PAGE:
Families despair at Seoul’s silence on North Korea abductions
- Tue, 17 Apr 2018 09:12
Choi Sung-ryong was 15 years old when his father went fishing off South Korea’s west coast and never returned.
He later discovered that his father had been abducted by North Korean agents and spirited across the maritime border. He was held for three years before being publicly executed.
Today Mr Choi, 65, is South Korea’s most vocal campaigner on an issue that has been all but forgotten by successive governments in Seoul: the fate of more than 500 citizens who were kidnapped by North Korea and never allowed to return.
In contrast with Japan, which regularly raises the matter of its dozen or so citizens held in the north, South Korea has remained almost silent despite estimates that about 100 such detainees are still alive today.
“For years, the government has ignored the issue and let North Korea get away with it,” said Mr Choi. “This is a matter of people’s life and death.”
Mr Choi hopes Moon Jae-in, South Korea’s president, will raise the subject when he meets Kim Jong Un, North Korea’s leader, this month for a landmark summit.
But expectations are not high. This month, Kang Kyung-wha, South Korea’s foreign minister, said human rights would not be discussed at the meeting, which will focus on denuclearising North Korea.
“These abductees have been pretty much forgotten,” said Ben Forney, a research fellow at the Asan Institute for Policy Studies and co-author of a report on the issue.
“It shows that the victims of the North Korean regime are not just North Koreans but also South Koreans.”
Kidnappings have been part of Pyongyang’s playbook for decades. Throughout the 1960s, Kim Il Sung, then leader, abducted hundreds of South Koreans as human capital to boost the north’s economy.
The problem persisted through the leadership of Kim Jong Il, who sent operatives worldwide, from Paris to Karachi, to snatch a variety of South Korean skilled professionals.
Among them were Choi Eun-hee, the actress, and Shin Sang-Ok, her husband director, who were taken from a beach in Hong Kong to Pyongyang and forced to produce propaganda films for the regime.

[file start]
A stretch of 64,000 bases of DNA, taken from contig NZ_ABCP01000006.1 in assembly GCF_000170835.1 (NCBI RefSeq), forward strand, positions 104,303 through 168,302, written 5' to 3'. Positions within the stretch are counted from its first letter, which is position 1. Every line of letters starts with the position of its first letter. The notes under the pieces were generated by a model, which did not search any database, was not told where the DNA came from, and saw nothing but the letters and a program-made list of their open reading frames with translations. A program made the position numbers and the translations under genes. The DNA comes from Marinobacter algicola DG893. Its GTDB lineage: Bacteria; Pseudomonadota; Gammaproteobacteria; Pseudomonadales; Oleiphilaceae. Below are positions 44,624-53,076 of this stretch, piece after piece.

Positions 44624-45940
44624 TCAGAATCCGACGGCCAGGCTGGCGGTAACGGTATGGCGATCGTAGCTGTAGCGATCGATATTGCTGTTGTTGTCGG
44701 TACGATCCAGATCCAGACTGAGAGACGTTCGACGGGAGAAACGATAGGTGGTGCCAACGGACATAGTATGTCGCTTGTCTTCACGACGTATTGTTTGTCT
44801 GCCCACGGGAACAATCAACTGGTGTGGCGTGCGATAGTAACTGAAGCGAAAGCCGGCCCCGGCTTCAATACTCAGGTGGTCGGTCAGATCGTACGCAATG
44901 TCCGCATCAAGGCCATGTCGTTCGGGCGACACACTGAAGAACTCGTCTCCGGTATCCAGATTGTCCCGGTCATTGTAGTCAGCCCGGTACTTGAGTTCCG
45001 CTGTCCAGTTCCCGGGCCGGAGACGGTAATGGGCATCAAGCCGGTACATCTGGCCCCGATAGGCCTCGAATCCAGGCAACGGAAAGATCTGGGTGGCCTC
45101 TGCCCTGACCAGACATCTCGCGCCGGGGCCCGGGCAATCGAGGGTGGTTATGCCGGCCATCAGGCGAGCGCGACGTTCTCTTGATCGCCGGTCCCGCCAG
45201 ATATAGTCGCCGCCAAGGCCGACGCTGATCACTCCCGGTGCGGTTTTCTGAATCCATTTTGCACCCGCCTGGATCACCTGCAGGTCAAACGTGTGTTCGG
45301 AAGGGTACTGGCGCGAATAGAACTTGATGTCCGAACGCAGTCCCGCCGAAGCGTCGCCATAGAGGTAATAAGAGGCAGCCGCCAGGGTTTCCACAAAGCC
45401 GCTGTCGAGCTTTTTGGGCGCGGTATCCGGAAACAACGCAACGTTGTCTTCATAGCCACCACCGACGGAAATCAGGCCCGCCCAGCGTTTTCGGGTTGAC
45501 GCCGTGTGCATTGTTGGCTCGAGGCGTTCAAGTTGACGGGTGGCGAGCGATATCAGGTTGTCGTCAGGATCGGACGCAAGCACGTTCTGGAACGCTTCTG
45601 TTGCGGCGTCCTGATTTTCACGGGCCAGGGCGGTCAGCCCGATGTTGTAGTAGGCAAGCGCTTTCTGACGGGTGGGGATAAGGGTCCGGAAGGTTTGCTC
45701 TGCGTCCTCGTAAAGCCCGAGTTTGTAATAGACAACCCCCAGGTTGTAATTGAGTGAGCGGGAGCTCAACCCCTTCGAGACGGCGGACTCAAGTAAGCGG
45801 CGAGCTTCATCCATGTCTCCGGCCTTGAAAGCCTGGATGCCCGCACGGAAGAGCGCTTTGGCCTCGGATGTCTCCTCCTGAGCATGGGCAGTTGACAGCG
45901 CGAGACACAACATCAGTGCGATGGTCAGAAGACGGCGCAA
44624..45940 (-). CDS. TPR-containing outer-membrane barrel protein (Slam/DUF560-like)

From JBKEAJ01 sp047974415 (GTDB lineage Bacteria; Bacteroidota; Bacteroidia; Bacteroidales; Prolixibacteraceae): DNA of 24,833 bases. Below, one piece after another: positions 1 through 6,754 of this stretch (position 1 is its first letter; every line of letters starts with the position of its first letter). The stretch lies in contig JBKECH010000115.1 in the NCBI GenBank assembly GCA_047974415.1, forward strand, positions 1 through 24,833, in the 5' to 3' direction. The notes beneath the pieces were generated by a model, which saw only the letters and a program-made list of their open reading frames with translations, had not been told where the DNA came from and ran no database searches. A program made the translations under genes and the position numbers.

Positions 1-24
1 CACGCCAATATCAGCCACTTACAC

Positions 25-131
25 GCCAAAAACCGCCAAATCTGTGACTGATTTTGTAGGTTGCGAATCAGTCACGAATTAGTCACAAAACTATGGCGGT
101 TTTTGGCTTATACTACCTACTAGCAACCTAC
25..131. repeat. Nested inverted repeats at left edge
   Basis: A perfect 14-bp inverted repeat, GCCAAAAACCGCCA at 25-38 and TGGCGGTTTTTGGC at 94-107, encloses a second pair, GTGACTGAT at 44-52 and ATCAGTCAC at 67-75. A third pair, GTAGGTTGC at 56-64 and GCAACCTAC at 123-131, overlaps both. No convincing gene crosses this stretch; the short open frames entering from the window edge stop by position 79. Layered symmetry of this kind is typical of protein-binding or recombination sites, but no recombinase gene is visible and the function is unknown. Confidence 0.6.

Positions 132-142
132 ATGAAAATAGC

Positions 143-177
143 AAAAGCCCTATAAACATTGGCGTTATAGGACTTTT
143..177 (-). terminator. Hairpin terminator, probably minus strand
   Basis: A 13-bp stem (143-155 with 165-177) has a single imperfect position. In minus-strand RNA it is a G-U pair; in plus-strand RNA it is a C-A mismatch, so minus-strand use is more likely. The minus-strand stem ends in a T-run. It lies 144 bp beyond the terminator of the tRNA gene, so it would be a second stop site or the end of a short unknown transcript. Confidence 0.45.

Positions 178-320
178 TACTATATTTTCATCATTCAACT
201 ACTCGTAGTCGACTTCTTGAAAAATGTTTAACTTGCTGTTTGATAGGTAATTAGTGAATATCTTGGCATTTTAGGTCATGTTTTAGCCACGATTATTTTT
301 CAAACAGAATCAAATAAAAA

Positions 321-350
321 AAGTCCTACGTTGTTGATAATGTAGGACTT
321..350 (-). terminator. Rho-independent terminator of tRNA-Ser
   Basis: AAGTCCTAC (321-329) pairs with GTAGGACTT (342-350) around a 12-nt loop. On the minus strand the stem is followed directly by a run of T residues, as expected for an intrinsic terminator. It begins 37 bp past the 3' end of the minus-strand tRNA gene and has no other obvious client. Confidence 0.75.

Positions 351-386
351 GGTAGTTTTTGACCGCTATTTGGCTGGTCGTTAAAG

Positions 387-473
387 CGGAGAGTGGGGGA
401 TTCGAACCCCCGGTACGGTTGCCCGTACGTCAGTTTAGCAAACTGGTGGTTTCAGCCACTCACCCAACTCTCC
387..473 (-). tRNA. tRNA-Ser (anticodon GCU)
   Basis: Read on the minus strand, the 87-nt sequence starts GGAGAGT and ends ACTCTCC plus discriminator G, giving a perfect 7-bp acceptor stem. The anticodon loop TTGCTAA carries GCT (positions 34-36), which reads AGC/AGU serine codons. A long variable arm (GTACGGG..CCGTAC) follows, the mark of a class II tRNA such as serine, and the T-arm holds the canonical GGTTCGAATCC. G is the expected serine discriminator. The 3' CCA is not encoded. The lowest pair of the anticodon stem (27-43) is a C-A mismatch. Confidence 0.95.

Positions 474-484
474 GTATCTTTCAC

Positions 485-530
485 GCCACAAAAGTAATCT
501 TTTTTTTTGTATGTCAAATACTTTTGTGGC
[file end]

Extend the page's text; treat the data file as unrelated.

Today the kidnappings remain an issue although the scope of North Korea’s operations has been reduced. The focus now is stamping out religious figures and human rights activists in the border region with China.
“Just as North Korea became increasingly reliant on China to support its economy, it also looked to China as the source of new South Korean abductees,” said Mr Forney.
In May 2016, the foreign affairs ministry in Seoul warned tour agencies about the risks of abductions to South Korean citizens in north-east China.
Since the end of the Korean war, 3,835 South Koreans have been kidnapped by the north; of those 3,319 were allowed to return or managed to escape, according to the report by the Asan Institute, a think-tank.
However, there still remain 516 individuals whose fate in North Korea is unknown.
“The families of these abductees at least want to know what happened — whether they are alive or dead,” said Kim Kyu-ho, a pastor who runs a group to help abductees.
“Other countries, including the US and Japan, have made great efforts to bring their citizens back. It is a different story from the South Korean government,” he added.
About 17 Japanese citizens were abducted by North Korea in the late 1970s and early 1980s and forced to teach Japanese language and culture to the regime’s spies.
Tokyo never misses an opportunity to raise the fate of these victims. Returning the abductees to Japan is a signature issue for Shinzo Abe, the prime minister.
When Donald Trump visited Japan last year, Mr Abe introduced him to the families of the victims. Mr Abe said he would remind the US president of their plight at a meeting in Washington this month.
South Korea’s unification ministry said the “government has been continuously pressing North Korea to resolve the abductee issue” and was “working to confirm whether abductees are alive or not”.
Seoul has traditionally focused on reuniting families divided by the Korean war. It has also successfully organised at least one temporary reunion for abduction victims and their families.
But the families of those kidnapped remain unconvinced. “The government only thinks about the upcoming summit meeting [with Kim Jong Un] and doesn’t want to annoy the north,” added Mr Choi.